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No one plans to fail, except those who fail to plan.

July 31, 2018

Boy Scout motto: ‘Be Prepared’

   Owners planning to exit their businesses in the next decade, voluntarily or not, may be in for a rude awakening.  A successful transfer is the result of careful preparation.  “Plan for the Worst but pray for the Best.”

   Mark Dawson* started his Ag-Consulting firm after A&M, the Navy, and ten years with Monsanto’s Ag Division.  After 10 years he had eleven employees and was billing over $6,000,000.  Then the firm of two of his fraternity brothers joined.  By year 15 they covered most of the US mid and southwest, keeping in touch electronically (computers, text, skype, etc.).  Systems recorded all client data and communications.  Fees had passed $12,000,000 when the company plane Mark was piloting crashed in 2014. 

Two weeks after Mark’s death, Cathy, Marion and Jack, Mark’s family, were receiving his salary along with checks to buy the company and fund trusts for each of them.  Emotionally, their lives were wrecked; financially, they saw little change due to Mark’s foresight and diligence.  Mark was 52.

  Chad* Jackson’s father was a master carpenter who taught at Vo-Tech and built houses each Summer with Chad.  Instead of college, Chad spent 4 years in the Marines before starting Jackson Builders, Inc.  He did well.  After 30 years he had three companies: construction, paving, and a development partnership.

In 2011, at 55, a heart attack almost killed him.  His doctor gave him 5 years unless he retired.  After heated argument and another heart attack, he reluctantly agreed to sell his businesses. 

His plight was no secret.  Builders were not in great demand, especially dying ones.  Rather than disband, Chad offered the company to his three sharpest foremen in return for a balloon note (interest only for 8 years), a salary and, as needed, his guidance.  It amounted to only 60% of what he could have received had he been at the helm, but time was of the essence as his trusted crews were already finding work elsewhere.  Six months’ further delay might have limited a sale to used equipment.  The paving company was ignored by potential suiters; too many pavers were chasing too few jobs.  Chad was forced to auction the equipment for half its value.  The development business depended largely on Chad’s empire, so, but for one still-active development, it folded.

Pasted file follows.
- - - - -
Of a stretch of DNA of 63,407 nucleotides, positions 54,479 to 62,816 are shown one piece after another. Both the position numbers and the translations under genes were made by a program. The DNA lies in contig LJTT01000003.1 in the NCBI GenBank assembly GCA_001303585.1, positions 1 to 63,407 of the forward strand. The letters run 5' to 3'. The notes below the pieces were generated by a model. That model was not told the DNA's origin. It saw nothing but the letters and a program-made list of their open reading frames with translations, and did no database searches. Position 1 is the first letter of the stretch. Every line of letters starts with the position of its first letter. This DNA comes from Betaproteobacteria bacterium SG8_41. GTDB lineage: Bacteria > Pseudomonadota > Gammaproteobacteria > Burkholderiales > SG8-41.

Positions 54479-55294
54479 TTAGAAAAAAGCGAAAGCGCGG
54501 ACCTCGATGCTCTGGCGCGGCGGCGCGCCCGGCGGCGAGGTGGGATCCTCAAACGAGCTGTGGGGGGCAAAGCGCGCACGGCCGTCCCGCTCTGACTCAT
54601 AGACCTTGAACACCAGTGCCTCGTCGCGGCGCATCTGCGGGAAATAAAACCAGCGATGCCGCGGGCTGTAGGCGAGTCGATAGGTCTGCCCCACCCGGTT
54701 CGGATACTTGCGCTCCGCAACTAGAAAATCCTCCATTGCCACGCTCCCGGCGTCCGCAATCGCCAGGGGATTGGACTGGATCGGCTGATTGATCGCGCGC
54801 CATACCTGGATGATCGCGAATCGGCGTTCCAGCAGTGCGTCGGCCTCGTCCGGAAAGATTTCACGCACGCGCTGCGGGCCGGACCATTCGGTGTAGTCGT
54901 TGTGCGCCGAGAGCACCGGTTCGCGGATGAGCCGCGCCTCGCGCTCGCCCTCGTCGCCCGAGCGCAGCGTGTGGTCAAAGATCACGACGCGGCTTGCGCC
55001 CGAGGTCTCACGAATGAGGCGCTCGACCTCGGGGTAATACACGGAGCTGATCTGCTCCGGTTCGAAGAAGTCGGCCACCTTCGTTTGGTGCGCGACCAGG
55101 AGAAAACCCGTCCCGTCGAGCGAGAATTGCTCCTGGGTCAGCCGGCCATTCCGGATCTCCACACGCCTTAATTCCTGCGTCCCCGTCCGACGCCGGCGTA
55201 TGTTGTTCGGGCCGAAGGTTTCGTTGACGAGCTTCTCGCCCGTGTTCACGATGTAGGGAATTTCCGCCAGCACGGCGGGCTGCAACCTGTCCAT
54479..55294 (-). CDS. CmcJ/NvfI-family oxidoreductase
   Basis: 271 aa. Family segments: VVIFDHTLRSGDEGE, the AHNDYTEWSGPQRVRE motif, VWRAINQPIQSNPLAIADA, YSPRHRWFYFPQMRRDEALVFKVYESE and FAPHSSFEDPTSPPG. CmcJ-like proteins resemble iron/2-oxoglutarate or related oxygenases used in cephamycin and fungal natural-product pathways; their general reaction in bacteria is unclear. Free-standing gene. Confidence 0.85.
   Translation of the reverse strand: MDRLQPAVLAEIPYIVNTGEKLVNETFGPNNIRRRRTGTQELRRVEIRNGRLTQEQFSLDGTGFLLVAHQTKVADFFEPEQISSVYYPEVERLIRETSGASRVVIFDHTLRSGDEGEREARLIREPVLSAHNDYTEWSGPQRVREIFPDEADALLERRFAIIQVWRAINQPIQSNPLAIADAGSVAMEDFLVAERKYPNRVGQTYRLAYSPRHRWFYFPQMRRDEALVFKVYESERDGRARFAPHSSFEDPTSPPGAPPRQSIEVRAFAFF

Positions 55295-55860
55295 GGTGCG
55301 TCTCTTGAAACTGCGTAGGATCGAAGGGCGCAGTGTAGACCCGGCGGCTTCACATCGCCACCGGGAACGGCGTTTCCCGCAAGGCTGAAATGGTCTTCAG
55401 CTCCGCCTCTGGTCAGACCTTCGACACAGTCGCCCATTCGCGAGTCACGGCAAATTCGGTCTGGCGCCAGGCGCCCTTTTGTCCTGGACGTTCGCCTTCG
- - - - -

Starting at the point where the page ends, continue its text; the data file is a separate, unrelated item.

Obviously, Chad and his family suffered significant losses.  In retrospect, there are many things he could and should have done to prevent a 50% discount on all he had built.  At least he survived and was able to take the actions needed to salvage that small percentage.  He now lives comfortably in a retirement community where he watches his health and limits his spending. 

   In the next 8 years, approximately half of over 29 million small companies (500 employees or less) employing 57 million people will change ownership or disappear.  Called The Great Wealth Transfer by economists, it reflects the exit of the Baby Boomers. It prompts us to ask:  Will your business (or employer) survive?  Published studies* estimate that less than 30% of companies at risk have a succession plan in place and, of them, fewer than a half are viable and less than a third are funded. 

   Conclusion?  At least 12 million practices and companies, mostly private and closely-held, are in dire need of formal Exit Planning. That large a supply could make it a “Buyer’s Market.”